A truly remarkable story about a remarkable man's journey to do God's will for him in this lifetime and help the entire human race in the process. We need more Ben Carson's to be sure. It reminded me of the importance of belief in oneself and humility throughout our lives. I feel fortunate to live in a country where the Ben Carson story can be the norm rather than the exception. He is an exceptional human being. Thanks Dr. Carson for keeping your focus all these years on God and his will for you. You have brightened this planet with your joy for your work and family.

    8 out of 8 people found this review helpful.

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  • Anonymous

    Posted May 29, 2008

    Outstanding

    Fabulous man, doctor and fabulous mother!! What a great biography!

    4 out of 4 people found this review helpful.

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  • Anonymous

    Posted June 6, 2008

    Great book. Great Man.

    I can not believe that someone thinks that Dr. Ben Carson's story is self-serving. This book tells his story, and I have had the privilege of meeting him personally. He is a true servant-leader, a genuinely humble man in that he gives all credit for his success to God and his mother. One of the most inspirational people alive today.

    4 out of 4 people found this review helpful.

    Was this review helpful? Yes  No   Report this review
  • Anonymous

    Posted July 3, 2007

    Awesome Book!

    I had to read this book for summer reading, and I really thought it was going to be boring, but I was wrong. When I started reading, I couldn't stop. Like the others have said, it is a very inspirational book, inspiring you to do your best and have faith in God. This book makes me want to know more about surgery, more specifically the brain. The first part of the book about his childhood is a little boring at first, personally I enjoyed the second half (adulthood) better than the first half. This man is truly amazing in what he does, saving children(and some adults for that matter) when others have failed. A terrific book about a terrific man. I fully recommend it to teens and adults.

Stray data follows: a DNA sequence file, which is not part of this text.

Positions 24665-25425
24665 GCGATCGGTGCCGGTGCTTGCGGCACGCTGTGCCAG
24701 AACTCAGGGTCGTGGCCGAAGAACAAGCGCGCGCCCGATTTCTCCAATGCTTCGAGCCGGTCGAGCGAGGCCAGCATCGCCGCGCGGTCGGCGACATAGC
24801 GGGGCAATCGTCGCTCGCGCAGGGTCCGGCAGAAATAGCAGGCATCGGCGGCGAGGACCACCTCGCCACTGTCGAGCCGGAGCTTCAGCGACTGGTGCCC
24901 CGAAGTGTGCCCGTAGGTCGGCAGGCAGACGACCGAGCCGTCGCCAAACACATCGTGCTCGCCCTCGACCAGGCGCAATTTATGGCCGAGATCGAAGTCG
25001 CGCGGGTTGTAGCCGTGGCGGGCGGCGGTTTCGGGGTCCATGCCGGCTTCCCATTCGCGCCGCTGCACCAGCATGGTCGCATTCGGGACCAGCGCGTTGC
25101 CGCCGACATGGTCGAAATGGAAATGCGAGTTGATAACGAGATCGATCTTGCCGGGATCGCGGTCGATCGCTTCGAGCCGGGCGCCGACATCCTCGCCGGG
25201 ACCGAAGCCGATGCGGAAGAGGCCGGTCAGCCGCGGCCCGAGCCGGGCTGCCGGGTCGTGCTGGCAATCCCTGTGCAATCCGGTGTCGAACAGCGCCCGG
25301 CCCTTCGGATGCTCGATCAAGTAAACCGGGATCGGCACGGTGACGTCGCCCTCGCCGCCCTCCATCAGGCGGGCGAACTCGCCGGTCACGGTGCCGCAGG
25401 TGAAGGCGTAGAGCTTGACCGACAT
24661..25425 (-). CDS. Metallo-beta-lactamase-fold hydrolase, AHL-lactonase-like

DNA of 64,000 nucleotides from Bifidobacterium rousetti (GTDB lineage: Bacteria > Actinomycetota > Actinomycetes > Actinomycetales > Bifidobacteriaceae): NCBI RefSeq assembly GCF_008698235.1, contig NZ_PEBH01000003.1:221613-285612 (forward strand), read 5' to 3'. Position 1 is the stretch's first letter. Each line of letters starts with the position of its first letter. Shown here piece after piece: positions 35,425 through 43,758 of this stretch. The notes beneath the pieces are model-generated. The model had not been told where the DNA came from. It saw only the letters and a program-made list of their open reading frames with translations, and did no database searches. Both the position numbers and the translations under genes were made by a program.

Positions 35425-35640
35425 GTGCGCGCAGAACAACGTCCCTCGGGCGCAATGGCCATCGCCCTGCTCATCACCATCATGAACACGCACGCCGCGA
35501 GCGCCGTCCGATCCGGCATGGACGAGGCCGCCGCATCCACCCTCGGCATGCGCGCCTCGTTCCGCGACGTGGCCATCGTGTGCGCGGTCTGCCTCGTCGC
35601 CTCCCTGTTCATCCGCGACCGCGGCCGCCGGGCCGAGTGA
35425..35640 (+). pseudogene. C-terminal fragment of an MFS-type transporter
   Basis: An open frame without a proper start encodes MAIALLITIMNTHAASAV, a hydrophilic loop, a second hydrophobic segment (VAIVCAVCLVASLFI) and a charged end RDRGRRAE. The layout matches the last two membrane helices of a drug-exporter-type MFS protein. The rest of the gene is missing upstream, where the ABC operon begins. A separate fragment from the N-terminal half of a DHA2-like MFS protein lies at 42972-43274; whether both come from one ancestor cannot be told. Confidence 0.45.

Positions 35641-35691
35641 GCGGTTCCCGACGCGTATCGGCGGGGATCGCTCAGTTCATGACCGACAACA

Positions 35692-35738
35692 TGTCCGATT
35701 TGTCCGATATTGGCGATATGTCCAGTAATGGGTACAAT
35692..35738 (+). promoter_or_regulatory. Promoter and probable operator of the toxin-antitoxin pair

4 out of 4 people found this review helpful.

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  • Anonymous

    Posted February 22, 2006

    Gifted Hands

    I really thought this was a good book, really inspiring. It tells the story of how Ben Carson struggled beginning in elementary school being the slow one that always got everything wrong in class to being the highest achiever in his high school years. This book comes to show that anything is possible as long as you work hard on it and don¿t give up. We all go through our struggles as well as Ben he had to go through his parent¿s separation when he was only eight years old. Those were only the beginning of his problems. Only reading the book will tell you what other struggles Ben goes through. When I started reading this, I thought to myself ¿Oh this is just some lame book I was assigned to read!¿ but as I started reading it I really got into it. The characters in the book all seem to be Ben¿s inspiration to be everything he can be. It almost relates to me because a lot of people in my life are my inspiration to always do my best and not to quit. His brother and mother seem to be the pushing force behind all of Ben¿s success. Ben is a lot like me in many ways, we both went through some really hard times that were hard to overcome. But in the end, I always somehow get by it as well as Ben in this story. My overall review has to say that this book is an inspirational story that motivates anyone who reads it to try to succeed and always do their best, because in the end its always worth the try.

    4 out of 4 people found this review helpful.

    Was this review helpful? Yes  No   Report this review
  • Anonymous

    Posted March 22, 2001

    Inspirational Indeed!

    I really enjoyed Ben Carson's inspirational book Gifted Hands. It is simply amazing how God works in the lives of those who truly seek His will and His desire for our lives.

    3 out of 4 people found this review helpful.

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  • Anonymous

    Posted April 7, 2009

    I Also Recommend:

    Gifted Hands

    I felt that this book was very inspirational, that despite many obstacles this man was able to overcome them and become a wonderful physician that is able to help many people especially children.

    2 out of 2 people found this review helpful.

    Was this review helpful? Yes  No   Report this review
  • Posted March 23, 2009

    great book

    Great book was able to share it with a few inmates at a correctional facility,and they were all inspired by same.

    2 out of 2 people found this review helpful.

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  • Anonymous

    Posted February 16, 2009

    Wonderful!!!!

    It is hard to remain neutral as I work with Dr. Carson. He is a very intelligent man. It is great to see someone come from nothing to something. Very inspirational to everyone.

    2 out of 2 people found this review helpful.

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  • Anonymous

    Posted November 10, 2001

    Insprirational